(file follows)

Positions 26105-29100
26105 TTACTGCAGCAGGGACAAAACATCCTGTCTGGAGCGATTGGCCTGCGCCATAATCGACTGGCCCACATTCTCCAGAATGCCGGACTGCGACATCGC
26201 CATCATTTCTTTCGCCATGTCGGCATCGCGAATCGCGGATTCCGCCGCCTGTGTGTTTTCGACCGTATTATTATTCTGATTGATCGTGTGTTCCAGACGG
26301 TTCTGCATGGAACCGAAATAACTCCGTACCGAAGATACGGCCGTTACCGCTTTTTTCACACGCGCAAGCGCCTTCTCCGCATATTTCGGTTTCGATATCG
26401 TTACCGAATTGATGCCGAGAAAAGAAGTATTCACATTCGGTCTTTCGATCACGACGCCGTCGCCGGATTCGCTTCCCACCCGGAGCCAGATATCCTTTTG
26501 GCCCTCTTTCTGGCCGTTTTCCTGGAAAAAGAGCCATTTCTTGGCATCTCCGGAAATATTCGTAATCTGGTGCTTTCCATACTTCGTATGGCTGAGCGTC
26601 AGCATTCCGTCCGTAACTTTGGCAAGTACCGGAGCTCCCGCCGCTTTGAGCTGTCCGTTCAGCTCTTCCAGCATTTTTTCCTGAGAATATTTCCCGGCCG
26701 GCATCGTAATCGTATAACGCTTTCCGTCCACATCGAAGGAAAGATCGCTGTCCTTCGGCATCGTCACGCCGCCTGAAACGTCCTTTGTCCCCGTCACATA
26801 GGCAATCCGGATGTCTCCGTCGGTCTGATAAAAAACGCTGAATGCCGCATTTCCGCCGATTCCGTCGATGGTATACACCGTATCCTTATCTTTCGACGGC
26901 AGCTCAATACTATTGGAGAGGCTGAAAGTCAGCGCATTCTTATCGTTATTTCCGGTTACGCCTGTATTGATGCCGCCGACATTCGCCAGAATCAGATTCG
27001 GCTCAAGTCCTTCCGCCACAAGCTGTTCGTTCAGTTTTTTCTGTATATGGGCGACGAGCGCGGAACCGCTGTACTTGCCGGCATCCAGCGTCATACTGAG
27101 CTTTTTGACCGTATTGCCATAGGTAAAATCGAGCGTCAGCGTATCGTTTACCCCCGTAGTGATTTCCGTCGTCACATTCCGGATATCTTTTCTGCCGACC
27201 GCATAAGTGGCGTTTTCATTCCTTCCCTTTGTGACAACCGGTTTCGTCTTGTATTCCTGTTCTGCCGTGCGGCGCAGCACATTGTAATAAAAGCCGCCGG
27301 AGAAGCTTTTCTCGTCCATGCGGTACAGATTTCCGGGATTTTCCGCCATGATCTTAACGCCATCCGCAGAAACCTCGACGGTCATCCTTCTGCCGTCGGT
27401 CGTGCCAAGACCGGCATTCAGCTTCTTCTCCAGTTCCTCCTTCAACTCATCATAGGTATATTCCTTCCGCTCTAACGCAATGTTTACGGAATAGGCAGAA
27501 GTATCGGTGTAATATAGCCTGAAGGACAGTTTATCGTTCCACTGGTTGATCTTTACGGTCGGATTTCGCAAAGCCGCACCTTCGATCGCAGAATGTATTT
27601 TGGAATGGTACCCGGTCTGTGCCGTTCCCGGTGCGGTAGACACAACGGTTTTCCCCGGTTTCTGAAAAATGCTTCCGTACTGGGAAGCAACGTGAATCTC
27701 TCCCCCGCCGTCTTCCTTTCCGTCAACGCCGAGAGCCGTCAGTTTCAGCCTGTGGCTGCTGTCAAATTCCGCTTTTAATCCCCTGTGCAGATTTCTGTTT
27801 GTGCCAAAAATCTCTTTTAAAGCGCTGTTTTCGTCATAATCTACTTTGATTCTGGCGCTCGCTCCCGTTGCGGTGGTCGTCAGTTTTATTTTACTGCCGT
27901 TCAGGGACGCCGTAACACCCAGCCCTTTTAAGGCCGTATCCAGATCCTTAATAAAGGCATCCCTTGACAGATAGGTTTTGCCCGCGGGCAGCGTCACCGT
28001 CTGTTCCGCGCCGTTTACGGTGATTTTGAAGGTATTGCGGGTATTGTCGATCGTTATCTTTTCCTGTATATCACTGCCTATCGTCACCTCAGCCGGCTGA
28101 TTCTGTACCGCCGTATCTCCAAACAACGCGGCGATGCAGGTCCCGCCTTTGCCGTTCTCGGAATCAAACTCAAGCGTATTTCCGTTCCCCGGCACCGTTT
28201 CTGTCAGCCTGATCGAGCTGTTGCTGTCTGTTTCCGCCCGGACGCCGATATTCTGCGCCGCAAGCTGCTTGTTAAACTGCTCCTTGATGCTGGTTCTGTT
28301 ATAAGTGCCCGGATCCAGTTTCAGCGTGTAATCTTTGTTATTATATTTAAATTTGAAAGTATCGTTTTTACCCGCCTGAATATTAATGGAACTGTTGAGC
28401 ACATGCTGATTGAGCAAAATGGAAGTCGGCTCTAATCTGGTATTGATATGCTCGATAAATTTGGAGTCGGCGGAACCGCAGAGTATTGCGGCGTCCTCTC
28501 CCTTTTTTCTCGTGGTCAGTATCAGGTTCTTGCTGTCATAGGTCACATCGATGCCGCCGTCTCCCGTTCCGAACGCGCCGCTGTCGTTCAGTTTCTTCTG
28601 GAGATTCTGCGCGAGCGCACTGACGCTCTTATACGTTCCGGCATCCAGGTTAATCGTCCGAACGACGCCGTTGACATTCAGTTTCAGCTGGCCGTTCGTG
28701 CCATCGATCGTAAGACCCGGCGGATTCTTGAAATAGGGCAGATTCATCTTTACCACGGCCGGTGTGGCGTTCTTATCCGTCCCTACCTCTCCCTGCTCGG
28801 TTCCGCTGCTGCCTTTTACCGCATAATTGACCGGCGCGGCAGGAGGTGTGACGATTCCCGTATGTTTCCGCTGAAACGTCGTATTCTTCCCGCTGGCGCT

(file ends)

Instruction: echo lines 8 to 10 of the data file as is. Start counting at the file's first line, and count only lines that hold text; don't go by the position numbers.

26701 GCATCGTAATCGTATAACGCTTTCCGTCCACATCGAAGGAAAGATCGCTGTCCTTCGGCATCGTCACGCCGCCTGAAACGTCCTTTGTCCCCGTCACATA
26801 GGCAATCCGGATGTCTCCGTCGGTCTGATAAAAAACGCTGAATGCCGCATTTCCGCCGATTCCGTCGATGGTATACACCGTATCCTTATCTTTCGACGGC
26901 AGCTCAATACTATTGGAGAGGCTGAAAGTCAGCGCATTCTTATCGTTATTTCCGGTTACGCCTGTATTGATGCCGCCGACATTCGCCAGAATCAGATTCG